Beauty that Pleases and Sometimes Saves
- Creation (from 2013 till now)
They say, that a Muslim woman leaves the house with just what she is wearing after her husband says the word “divorce” three times. Supposedly, that is why married women in Arab countries have strong and twenty-four-hour relish for heavy expensive jewelry made of precious metals. I have no friends belonging to this denomination who could share their own experience that is why I take the word of the authors of these books and the Internet and I will build my further reflections on this starting point.
The European attitude to “gems” is definitely somewhat different though there are some Arabic motives in it. Even in very well-to-do families the wives who do not have any sources of income except the money provided by their husbands quite often consider jewelry to be a security reserve in case force majeure circumstances arise. And, a pawnbroker I know used to tell me, jewels frequently serve as collateral. By the way, unmarried women with rich suitors and patrons resort to this means too. And now about the personal. In our family, “the jewelry strategy” has been formed empirically, changing from generation to generation.
Grandmother Irina Heorhiivna (still in good health)
My great-grandmother, who I remember, was often given treats by her husband, a well-known lawyer. In pre-war soviet days, he was trying to recreate the atmosphere she had got used to in her parents’ home: the situation very accurately depicted in Nikita Mikhalkov’s “Burnt by the Sun”.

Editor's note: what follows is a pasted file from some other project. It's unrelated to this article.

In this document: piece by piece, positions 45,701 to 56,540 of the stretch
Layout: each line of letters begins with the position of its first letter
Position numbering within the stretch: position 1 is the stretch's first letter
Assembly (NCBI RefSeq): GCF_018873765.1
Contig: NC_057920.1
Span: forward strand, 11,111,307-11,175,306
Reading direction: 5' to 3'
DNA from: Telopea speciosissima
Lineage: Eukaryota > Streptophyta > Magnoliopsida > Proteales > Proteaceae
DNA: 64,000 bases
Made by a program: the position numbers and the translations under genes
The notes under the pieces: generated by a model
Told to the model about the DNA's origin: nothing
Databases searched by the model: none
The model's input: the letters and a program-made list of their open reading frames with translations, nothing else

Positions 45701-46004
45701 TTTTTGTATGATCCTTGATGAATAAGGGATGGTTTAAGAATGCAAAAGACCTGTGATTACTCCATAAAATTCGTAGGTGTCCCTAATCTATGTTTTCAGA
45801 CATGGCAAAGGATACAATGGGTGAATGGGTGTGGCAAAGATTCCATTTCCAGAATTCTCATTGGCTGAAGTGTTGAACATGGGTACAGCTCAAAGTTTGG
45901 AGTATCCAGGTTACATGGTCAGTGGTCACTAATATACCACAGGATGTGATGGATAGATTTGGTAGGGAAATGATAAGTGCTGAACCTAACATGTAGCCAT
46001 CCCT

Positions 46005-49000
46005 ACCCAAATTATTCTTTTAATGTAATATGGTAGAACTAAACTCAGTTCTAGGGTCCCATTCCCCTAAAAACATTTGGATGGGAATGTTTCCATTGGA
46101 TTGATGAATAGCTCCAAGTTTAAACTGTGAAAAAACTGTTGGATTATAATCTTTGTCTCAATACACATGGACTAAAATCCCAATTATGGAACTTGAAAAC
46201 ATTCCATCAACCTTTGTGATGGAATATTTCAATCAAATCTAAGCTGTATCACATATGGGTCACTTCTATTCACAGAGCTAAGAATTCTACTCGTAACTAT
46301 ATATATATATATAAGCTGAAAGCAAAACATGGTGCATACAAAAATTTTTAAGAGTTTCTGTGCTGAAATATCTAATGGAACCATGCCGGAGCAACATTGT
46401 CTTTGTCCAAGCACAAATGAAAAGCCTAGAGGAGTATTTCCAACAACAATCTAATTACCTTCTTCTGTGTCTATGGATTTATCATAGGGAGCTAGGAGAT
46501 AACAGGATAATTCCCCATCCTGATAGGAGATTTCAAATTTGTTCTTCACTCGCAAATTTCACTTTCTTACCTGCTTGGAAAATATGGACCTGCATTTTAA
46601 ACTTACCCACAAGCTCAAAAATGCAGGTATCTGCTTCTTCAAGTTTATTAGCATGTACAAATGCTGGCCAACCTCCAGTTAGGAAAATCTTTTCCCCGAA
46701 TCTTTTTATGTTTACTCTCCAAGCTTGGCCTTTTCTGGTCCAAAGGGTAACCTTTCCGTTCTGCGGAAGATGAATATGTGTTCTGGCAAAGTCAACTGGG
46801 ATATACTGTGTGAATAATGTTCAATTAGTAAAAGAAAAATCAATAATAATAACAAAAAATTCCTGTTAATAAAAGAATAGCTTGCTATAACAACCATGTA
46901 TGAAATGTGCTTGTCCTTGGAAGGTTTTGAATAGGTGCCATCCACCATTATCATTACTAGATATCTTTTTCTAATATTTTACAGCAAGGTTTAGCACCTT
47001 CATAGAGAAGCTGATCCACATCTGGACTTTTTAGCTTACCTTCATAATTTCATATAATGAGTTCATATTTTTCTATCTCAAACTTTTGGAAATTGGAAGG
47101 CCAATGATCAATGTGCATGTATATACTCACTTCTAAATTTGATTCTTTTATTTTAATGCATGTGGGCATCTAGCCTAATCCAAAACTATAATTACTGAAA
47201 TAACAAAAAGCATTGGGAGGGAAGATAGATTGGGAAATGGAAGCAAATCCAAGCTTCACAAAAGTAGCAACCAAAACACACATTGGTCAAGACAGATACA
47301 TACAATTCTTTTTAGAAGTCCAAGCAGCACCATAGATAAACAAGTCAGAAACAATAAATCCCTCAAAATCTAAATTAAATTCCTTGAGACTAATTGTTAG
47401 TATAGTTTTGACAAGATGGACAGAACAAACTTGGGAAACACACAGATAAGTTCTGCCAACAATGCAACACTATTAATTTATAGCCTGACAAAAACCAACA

A late grandmother of mine, a zealous austere komsomol member used to wear rings and ear-rings only because her status demanded. On the other hand, my second grandmother, who is still in good health, gathered an impressive and diverse collection (including imported “gems” which was quite rare in those days) later to be shared by her numerous offspring.
My mother Yelena Yevstaphievna
As for my mother, I cannot but admire her skill at choosing and combining even today.
As a result, several simple, clear and still unformalized principles have been independently formed by trial and error:
1. “A range” of jewelry is worn only by women. For men are wedding rings, watches, cufflinks, fin.
2. Jewelry should be given to women by men or to daughters by their parents. A woman buying herself something is nonsense. Of course, it does not deprive a lady to be given a present from participating in the process of choosing a gift – the “neck” turns the “head”, the child twists mom and dad round her little finger.
3. Jewelry should not suggest an idea that it was bought only because of the amount of grams of precious metals or the size of the gemstone. Design is the first thing.
4. “Gems” should not be posh or mass-produced – not because you lack money but because of a snobbish desire, if you wish, not to see a “clone” of a piece of jewelry you were choosing so carefully worn by someone else in your circle.
5. Jewelry should give you a wish to be handed down. Because precious metals, gemstones and semiprecious stones are a great power and a great energy of embodied love.
When an announcement of another club by Forbes “Investment in Jeweler’s Art” came out and Carl Fabergé was mentioned in it, for some reason I remembered a “brand” silver glass-holder made at the beginning of the century with the marking of “I.Marshak”. Only it and a handful of small gemstones were left with my great-grandmother after the fascist occupation of Kyiv ended. By exchanging the family jewels for bread she saved her own, her mother’s and her daughters’ lives.
Tags: Free time, Investment, Jewelry